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Mobile Medical Apps: The Front Line in mHealth

Sarah Morgan

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Did you know the FDA has been approving mobile medical apps since 2007 (source), and apps have been reimbursed by insurers since 2013 (source)? Beyond the pill is not wishful thinking; mHealth is growing up before our eyes.

FDA-Approved Apps and App-Controlled Devices
As delineated by FDA guidance, apps that are educational, automate office processes, or provide non-diagnostic tools usually aren’t considered devices and don’t require 510(k) clearance. Others, though, provide unique new abilities to patients, caregivers and healthcare professionals, either through a phone or by connecting with external tools, and qualify as devices. Here are just a few of the many dozens of apps — and the devices they support — that have been approved by the FDA:

  • Shirts with an app that monitors biometrics for athletes, soldiers and even the Chilean miners that were trapped underground (source)
  • Smart scales that report not only your weight, but also your body fat, pulse and even the quality of the air in the room (source)
  • Toothbrushes that let families compete in brushing contests and alert you when your kids have brushed (source)
  • ECG patches that call your doctor (source)
  • Inhaler caps that sense when and where asthma attacks strike (source)

Apps in Clinical Trials
Increasingly, either clinical trials are facilitated by apps or apps are being tested in trials themselves. ClinicalTrials.gov, run by the National Institutes of Health, tracks hundreds of studies testing apps’ effects on outcomes. From cancer to depression, diabetes to addiction, hypertension to schizophrenia, investigators are harnessing the portable power of mobile devices.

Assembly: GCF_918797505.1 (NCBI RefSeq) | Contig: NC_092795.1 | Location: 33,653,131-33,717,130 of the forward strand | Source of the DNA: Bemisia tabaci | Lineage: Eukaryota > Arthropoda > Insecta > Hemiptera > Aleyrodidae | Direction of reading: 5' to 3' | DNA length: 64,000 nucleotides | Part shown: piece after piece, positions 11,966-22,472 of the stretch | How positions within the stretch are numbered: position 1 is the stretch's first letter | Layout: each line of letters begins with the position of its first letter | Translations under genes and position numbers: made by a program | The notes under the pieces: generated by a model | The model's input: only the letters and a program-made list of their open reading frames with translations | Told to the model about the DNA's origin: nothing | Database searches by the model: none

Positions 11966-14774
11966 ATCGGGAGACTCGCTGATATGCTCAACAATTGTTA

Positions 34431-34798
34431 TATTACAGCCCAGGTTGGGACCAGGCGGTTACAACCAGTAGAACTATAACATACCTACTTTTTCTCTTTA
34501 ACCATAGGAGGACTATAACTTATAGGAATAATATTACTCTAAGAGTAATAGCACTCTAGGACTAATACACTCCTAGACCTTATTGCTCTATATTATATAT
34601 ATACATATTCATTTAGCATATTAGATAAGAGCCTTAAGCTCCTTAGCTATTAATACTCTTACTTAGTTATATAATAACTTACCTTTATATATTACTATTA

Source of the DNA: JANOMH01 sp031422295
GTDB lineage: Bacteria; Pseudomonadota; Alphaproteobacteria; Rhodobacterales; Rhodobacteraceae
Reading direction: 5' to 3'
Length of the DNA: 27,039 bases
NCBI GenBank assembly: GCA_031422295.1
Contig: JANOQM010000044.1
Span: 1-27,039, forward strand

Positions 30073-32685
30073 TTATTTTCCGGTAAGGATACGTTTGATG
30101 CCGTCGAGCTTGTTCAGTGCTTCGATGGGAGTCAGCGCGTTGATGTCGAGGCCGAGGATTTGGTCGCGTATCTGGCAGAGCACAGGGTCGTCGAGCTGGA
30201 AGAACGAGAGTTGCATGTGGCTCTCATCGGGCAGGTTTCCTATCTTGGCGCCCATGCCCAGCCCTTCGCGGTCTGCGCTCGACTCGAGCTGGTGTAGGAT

Pharma Going Beyond the Pill
It’s clear that mHealth isn’t just the province of startups or the biotech industry. Big pharma has been hard at work to move beyond the traditional pill-box offering.

  • In 2011, Pfizer attempted an entirely virtual, mobile-enabled trial of DETROL® LA. It was discontinued, but Pfizer executives characterized the study as an experiment and expressed confidence that this method would change the game (source).
  • Sanofi launched GoMeals® in 2009 to help people living with diabetes make healthy food choices. Since then, the app has been downloaded thousands of times and remains one of the top three most-downloaded pharma apps — along with a pollen forecaster from Claritin® and Johnson & Johnson’s 7 Minute Workout (source).
  • Several apps are being tested in clinical trials now to see whether their addition to a medication regimen improves outcomes. This includes several from the biggest of big pharma for serious chronic conditions.

Apps and the Bottom Line
Several different business models can be used to make mHealth apps profitable (source).

  • “Freemium” apps (offered free but requiring payment for additional functionality) are common, and consumers are increasingly comfortable with them. Consumer mHealth will probably follow this path. It gives users the ability to try before buying and builds a level of comfort, which is especially important with sensitive personal information.
  • Licensed apps (in which users purchase the tool) or apps prescribed by a healthcare professional and reimbursed by insurance are additional options. This is the model followed by WellDoc’s BlueStar and will likely remain preferred by healthcare professionals, as these are processes familiar in healthcare and can often be easier to integrate into a provider’s business.  

Whether a free tool or FDA-approved, whether focusing on a single patient’s issue or an entire hospital network’s function, mHealth apps are here to stay and are literally changing the world.
(infographic source: http://mobihealthnews.com/45759/in-us-uk-and-germany-top-10-pharma-apps-make-up-66-percent-of-downloads/ )

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